In hindsight, given the number of casualties, the necessity and long-term significance of the island’s capture to the outcome of the war became a contentious issue and remains disputed. The Marines, who suffered the actual casualties, were not consulted in the planning of the operation. As early as April 1945, retired Chief of Naval Operations William V. Pratt stated in Newsweek magazine that considering the “expenditure of manpower to acquire a small, God-forsaken island, useless to the Army as a staging base and useless to the Navy as a fleet base … [one] wonders if the same sort of airbase could not have been reached by acquiring other strategic localities at lower cost.”
The justification for Iwo Jima’s strategic importance to the United States’ war effort has been that it provided a landing and refueling site for long-range fighter escorts. These escorts proved both impractical and unnecessary, and only ten such missions were ever flown from Iwo Jima.
Japanese fighter aircraft based on Iwo Jima sometimes attacked AAF planes, which were vulnerable on their way to Japan because they were heavily laden with bombs and fuel. However, although some Japanese interceptors were based on Iwo Jima, their impact on the American bombing effort was marginal; in the three months before the invasion only 11 B-29s were lost as a result. The Superfortresses found it unnecessary to make any major detour around the island.
Marines from the 24th Marine Regiment during the Battle of Iwo Jima
The Japanese on Iwo Jima had radar and were thus able to notify their comrades at home of incoming B-29 Superfortresses flying from the Mariana Islands. However, the capture of Iwo Jima did not affect the Japanese early-warning radar system, which continued to receive information on incoming B-29s from the island of Rota (which was never invaded).
As early as 4 March 1945, while fighting was still taking place, the B-29 Dinah Might of the USAAF 9th Bomb Group reported it was low on fuel near the island and requested an emergency landing. Despite enemy fire, the airplane landed on the Allied-controlled section of the island (South Field), without incident, and was serviced, refueled and departed.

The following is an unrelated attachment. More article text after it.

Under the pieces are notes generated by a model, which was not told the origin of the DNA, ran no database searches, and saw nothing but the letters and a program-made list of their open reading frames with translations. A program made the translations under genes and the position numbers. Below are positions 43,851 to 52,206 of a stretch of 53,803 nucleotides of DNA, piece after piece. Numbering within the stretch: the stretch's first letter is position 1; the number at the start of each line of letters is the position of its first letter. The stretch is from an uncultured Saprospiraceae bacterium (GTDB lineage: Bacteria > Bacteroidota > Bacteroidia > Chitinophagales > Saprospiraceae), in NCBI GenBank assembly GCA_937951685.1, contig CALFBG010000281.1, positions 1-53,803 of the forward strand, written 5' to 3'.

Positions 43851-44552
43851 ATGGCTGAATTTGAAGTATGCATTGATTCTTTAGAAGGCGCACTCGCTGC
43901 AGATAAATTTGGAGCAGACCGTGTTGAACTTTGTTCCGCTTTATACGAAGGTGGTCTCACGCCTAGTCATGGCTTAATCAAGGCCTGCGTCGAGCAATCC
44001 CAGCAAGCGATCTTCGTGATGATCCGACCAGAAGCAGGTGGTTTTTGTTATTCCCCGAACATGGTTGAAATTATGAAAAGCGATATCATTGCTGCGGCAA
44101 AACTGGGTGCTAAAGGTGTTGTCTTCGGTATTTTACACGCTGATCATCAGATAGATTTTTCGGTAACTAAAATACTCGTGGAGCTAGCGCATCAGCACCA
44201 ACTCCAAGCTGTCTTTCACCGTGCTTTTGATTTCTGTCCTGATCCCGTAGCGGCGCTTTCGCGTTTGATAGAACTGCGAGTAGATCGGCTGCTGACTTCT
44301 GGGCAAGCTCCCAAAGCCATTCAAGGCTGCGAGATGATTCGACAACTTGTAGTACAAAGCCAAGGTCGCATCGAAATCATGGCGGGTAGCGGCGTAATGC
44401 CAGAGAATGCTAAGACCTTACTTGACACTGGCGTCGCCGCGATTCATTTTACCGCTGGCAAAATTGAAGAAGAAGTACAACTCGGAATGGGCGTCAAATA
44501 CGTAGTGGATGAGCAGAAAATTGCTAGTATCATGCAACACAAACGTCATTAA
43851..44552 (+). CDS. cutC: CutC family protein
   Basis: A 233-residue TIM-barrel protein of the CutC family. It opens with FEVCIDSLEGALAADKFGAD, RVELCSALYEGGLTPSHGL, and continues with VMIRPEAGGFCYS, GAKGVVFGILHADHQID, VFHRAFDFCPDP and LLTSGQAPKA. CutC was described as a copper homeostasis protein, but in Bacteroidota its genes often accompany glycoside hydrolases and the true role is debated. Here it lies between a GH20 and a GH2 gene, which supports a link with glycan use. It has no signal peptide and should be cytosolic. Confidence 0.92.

In all, 2,251 B-29 landings on Iwo Jima were recorded during the war. Moskin records that 1,191 fighter escorts and 3,081 strike sorties were flown from Iwo Jima against Japan.
Some downed B-29 crewmen were saved by air-sea rescue aircraft and vessels operating from the island, but Iwo Jima was only one of many islands that could have been used for such a purpose. As for the importance of the island as a landing and refueling site for bombers, Marine Captain Robert Burrell, then a history instructor at the United States Naval Academy, suggested that only a small proportion of the 2,251 landings were for genuine emergencies, the great majority possibly being for minor technical checkups, training, or refueling. According to Burrell,
This justification became prominent only after the Marines seized the island and incurred high casualties. The tragic cost of Operation Detachment pressured veterans, journalists, and commanders to fixate on the most visible rationalization for the battle. The sight of the enormous, costly, and technologically sophisticated B-29 landing on the island’s small airfield most clearly linked Iwo Jima to the strategic bombing campaign. As the myths about the flag raisings on Mount Suribachi reached legendary proportions, so did the emergency landing theory in order to justify the need to raise that flag.
In publishing The Ghosts of Iwo Jima, Texas A&M University Press said that the very losses formed the basis for a “reverence for the Marine Corps” that not only embodied the “American national spirit” but ensured the “institutional survival” of the Marine Corps.